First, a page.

Glasgow’s Katie Archibald has gone from ‘good Scottish rider’ to British championship medalist to European Champion and world team pursuit record holder – and now double World Cup medalist in a matter of weeks.
We thought it was high time to have a word.
Scratch race silver in the Manchester World Cup: what was the game plan before the race?
“I was pretty aware of the pursuit the next day so I went into the race planning on staying behind wheels and looking after my legs.
“That went out the window when I thought a break would go; I had to commit to it as my only chance for the podium.
“Four of us had a lap though so I still thought it could all go wrong in the bunch sprint!”
Then pursuit bronze: what was the plan – was the scratch still in your legs?
“I actually woke up (at 6am) feeling pretty good but I think it was mostly in my head because I’d been bashing out good lap splits in training that week whilst using Mavics.
“I was feeling ready to race for three days straight.”
Bronze in the British pursuit was the ride that really got you noticed – were you surprised to be on the podium?
“Yep, although it was a big target for me, whereas I think the GB girls would have been pretty much training through it – which might explain times a bit off their personal bests for them.”
That was the springboard to the European Team Pursuit Championships in Apeldoorn – did the call come out of the blue?
“Pretty much, I don’t think BC like to dangle opportunities in front of you and then snatch them away so it’s always left to the last minute when they’re certain on something that you find out about it.”
Did you get much opportunity to train with the other girls before the Euros – how were your changes and how did you find the tempo at world record pace?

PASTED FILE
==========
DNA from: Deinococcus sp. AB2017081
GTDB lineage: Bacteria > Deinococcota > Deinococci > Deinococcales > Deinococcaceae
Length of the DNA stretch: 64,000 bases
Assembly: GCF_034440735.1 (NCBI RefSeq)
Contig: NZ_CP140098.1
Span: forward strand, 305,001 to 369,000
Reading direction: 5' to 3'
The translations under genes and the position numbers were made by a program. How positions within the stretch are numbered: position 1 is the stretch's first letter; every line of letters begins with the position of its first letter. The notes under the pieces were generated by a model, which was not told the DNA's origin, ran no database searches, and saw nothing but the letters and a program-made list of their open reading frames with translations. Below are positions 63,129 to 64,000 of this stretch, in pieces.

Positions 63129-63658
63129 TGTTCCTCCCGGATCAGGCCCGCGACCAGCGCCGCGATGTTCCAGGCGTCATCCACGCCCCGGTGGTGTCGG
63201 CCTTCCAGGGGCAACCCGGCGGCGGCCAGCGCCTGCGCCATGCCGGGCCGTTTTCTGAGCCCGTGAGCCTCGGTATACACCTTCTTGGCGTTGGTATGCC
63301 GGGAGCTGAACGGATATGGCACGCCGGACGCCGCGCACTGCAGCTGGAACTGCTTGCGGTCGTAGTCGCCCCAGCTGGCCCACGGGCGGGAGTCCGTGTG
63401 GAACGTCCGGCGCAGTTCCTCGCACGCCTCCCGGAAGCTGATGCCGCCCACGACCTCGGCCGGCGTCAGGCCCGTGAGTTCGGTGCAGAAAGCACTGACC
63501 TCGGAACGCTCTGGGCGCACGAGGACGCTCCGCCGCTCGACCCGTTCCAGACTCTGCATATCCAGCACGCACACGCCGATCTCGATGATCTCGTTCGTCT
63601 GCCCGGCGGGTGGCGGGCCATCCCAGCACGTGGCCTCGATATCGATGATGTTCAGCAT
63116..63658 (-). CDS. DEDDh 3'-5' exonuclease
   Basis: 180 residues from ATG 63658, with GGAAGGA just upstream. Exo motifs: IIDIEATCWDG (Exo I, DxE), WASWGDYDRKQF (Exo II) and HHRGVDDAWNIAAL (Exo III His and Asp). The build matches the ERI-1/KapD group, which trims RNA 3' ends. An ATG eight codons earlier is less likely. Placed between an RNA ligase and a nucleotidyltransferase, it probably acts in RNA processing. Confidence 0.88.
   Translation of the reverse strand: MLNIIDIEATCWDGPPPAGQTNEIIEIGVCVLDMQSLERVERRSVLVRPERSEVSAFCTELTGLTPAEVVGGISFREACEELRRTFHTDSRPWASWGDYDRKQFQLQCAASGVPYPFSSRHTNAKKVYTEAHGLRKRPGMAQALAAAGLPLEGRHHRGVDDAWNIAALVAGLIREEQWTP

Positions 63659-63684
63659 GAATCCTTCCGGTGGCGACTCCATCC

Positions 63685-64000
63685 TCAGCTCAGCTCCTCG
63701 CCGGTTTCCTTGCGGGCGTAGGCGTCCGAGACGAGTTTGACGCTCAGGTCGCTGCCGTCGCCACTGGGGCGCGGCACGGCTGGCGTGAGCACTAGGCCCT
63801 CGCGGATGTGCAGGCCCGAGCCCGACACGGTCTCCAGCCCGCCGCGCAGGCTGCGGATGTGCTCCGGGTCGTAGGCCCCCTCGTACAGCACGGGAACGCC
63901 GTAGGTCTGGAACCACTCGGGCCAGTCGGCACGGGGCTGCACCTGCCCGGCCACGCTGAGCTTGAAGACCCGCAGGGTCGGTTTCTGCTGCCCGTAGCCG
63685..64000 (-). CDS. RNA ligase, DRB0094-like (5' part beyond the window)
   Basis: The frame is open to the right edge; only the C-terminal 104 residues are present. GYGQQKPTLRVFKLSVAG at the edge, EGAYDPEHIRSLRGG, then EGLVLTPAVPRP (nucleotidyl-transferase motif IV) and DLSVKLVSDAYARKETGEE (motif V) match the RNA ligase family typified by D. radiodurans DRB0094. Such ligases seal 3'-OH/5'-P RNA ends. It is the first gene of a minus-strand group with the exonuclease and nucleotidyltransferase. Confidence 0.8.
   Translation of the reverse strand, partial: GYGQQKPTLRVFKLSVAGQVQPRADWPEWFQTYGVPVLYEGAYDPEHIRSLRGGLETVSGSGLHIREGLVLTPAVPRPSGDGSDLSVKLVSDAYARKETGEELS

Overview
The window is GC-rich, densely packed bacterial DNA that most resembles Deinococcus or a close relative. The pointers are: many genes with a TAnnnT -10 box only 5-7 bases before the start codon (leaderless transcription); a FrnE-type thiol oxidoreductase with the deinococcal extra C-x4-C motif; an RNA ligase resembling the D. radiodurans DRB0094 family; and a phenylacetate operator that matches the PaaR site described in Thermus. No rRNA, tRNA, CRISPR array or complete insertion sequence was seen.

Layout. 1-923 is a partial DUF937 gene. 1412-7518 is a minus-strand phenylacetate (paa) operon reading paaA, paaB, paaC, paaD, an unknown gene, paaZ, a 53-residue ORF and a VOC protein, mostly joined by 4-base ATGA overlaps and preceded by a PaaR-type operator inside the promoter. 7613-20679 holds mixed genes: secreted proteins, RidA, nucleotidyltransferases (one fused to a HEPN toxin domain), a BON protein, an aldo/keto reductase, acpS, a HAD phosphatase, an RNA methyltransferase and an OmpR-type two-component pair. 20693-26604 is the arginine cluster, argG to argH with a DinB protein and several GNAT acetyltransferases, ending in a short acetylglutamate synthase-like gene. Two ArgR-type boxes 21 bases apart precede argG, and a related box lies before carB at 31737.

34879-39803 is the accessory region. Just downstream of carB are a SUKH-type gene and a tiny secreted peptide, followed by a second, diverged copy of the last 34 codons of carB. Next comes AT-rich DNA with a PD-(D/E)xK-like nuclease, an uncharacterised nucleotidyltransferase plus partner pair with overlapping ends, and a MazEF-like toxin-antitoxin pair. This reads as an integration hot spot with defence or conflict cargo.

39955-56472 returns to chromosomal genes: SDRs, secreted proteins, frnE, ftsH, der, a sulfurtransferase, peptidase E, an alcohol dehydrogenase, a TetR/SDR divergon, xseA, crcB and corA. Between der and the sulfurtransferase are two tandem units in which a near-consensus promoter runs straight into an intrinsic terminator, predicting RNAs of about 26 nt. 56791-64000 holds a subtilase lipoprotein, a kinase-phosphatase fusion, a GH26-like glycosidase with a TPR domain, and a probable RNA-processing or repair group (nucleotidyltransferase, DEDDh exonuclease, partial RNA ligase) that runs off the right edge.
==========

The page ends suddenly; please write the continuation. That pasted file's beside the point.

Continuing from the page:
“I went down to Manchester a week before the championships so we had four training sessions together and then a couple days in Apeldoorn for the Europeans.
“The immediate problems were things like my delivery at the end of a turn and learning to start as a group and fall into place; things that you don’t do in an individual pursuit.
“These were quite easily fixed with a bit of practice. The tempo is fast; it’s quite fun to rev so high on a big gear.
“When we were training together we found it was by my third turn that I struggled to keep the pace; but I was man four so this was usually with less than 500m to go depending on the turn lengths of others and just something we worked around.
“Obviously that’s what I’m training to improve; it’s no good having someone in your team that can’t go the full distance.”
What are the ‘Super Bikes’ like to ride?
“I actually rode a Pinarello and not one of the UKSI bikes.
“Maybe I’ll find out one day?”
How did you get into cycling?
“I’ve always needed to get from A to B, I suppose, but kids can’t drive cars.
“I don’t really have a ‘Sliding Doors moment’ where I saw a bike race and my life was change. I just gradually got more into racing.”
You rode the Highland Games circuit – how did you get into that and how many games did you ride?